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Progress slow on virus relief bill

WASHINGTON — Negotiators on a huge coronavirus relief bill reported slight progress after talks resumed Monday afternoon in the Capitol, with issues like food for the poor and aid to schools struggling to reopen safely assuming a higher profile in the talks.

Multiple obstacles remain, including an impasse so far on extending a $600-per-week pandemic jobless benefit, funding for the Postal Service, and aid to renters facing eviction. Democratic negotiators spoke of progress at almost the very moment that top Senate Republican Mitch McConnell was slamming them for taking a hard line in the talks.

All sides predict a long slog ahead. Several more days of talks are expected, if not more, as lawmakers seek to deliver what will likely be the final legislative response to the pandemic before the November election.

“We are really getting an understanding of each side’s position. And we’re making some progress on certain issues moving closer together,” said Senate Minority Leader Chuck Schumer, D-N.Y. “There are a lot of issues that are still outstanding. But I think there is a desire to get something done as soon as we can.”

Treasury Secretary Steven Mnuchin, a lead negotiator for President Donald Trump, said afterward that “we continue to make a little bit of progress” and that the administration is not insistent on a small-bore approach centered on extending the supplemental unemployment benefit and leaving other items for later. A GOP move to advance a slimmed-down relief package has been a recent point of conflict, with Democrats insisting there must be a comprehensive deal.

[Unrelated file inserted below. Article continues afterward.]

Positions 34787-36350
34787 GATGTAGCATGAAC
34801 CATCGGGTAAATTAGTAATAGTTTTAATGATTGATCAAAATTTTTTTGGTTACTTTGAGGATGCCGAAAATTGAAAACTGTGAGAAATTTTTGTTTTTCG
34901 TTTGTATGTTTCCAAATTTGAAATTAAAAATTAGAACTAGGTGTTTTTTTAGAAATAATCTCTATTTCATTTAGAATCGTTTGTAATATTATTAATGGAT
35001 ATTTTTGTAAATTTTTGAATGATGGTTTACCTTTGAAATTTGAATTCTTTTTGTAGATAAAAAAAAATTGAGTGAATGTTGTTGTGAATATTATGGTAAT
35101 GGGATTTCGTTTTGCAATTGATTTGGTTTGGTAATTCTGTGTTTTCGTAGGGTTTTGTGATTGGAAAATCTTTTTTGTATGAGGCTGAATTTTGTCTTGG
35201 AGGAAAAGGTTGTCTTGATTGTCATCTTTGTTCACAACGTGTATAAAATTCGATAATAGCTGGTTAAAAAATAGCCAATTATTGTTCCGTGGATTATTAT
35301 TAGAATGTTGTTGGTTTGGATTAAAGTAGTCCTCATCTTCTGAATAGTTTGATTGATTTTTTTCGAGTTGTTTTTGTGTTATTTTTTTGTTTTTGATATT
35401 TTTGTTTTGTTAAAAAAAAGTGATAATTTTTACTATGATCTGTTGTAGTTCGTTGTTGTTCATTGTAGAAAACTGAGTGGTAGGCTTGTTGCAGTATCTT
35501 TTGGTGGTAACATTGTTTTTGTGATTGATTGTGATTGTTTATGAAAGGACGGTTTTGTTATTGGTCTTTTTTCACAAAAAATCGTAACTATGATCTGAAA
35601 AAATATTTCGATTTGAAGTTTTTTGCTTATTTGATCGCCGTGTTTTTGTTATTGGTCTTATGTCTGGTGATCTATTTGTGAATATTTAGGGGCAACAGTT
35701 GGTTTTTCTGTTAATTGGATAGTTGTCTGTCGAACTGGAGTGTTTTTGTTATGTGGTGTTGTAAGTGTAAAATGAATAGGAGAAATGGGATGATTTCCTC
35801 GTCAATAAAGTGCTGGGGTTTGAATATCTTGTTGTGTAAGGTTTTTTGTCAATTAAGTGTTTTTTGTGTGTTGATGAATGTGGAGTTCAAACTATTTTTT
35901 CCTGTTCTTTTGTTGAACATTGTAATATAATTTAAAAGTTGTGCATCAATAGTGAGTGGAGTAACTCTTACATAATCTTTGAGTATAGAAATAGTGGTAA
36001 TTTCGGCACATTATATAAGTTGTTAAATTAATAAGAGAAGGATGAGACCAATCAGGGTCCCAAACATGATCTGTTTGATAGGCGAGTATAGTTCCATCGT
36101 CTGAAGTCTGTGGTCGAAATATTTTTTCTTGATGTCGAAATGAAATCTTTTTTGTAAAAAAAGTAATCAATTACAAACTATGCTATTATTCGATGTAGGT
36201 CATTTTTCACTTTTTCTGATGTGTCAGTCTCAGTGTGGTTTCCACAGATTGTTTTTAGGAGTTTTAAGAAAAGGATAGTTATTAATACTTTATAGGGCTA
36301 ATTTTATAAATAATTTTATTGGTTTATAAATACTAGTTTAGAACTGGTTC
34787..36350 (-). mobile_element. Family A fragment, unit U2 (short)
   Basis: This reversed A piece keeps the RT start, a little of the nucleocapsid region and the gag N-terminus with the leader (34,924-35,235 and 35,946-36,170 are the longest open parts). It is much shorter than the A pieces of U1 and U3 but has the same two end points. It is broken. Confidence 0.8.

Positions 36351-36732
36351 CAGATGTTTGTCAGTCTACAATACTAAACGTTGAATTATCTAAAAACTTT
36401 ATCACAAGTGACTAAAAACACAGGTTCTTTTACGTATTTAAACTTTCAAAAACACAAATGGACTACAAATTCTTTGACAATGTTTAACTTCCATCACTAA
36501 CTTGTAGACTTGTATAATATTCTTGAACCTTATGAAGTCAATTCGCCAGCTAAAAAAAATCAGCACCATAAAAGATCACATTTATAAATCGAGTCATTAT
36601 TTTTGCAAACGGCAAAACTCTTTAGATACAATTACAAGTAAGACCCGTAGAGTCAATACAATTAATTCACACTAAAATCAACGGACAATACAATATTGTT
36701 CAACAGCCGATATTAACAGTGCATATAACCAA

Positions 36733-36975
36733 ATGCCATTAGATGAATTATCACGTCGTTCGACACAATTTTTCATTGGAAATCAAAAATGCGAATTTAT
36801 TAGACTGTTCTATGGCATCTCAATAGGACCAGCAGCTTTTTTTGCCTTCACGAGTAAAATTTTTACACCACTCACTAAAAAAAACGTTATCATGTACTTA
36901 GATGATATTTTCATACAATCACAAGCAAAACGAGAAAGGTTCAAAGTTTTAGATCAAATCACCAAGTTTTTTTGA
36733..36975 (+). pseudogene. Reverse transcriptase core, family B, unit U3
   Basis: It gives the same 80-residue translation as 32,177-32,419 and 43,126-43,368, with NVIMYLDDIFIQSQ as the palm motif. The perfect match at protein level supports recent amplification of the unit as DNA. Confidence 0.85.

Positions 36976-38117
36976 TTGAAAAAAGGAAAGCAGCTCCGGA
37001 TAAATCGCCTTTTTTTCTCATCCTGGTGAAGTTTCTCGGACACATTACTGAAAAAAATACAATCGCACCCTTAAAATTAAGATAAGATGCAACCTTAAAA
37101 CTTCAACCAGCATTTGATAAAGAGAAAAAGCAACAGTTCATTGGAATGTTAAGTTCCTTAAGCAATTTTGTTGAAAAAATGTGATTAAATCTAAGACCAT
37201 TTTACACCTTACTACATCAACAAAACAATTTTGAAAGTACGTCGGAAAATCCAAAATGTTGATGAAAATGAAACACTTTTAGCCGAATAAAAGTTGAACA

“We’re open to a bigger package if we can reach an agreement,” Mnuchin said.

On the Senate floor, McConnell, R-Ky., re-upped his complaint that Democrats are taking too tough a line. McConnell is not a direct participant in the talks but is likely to be an important force in closing out any potential agreement.

“The Speaker of the House and the Democratic Leader are continuing to say ‘our way or the highway’ with a massive wish list for left-wing lobbyists that was slapped together a few weeks ago called a coronavirus bill,” McConnell said.

Speaking to reporters after the two-hour session, Democratic negotiators pressed the case for additional food aid, funding for the Postal Service, and the $600-per-week jobless benefit that lapsed last week. The benefit has helped prop up the economy and family budgets as the coronavirus has wrought havoc.

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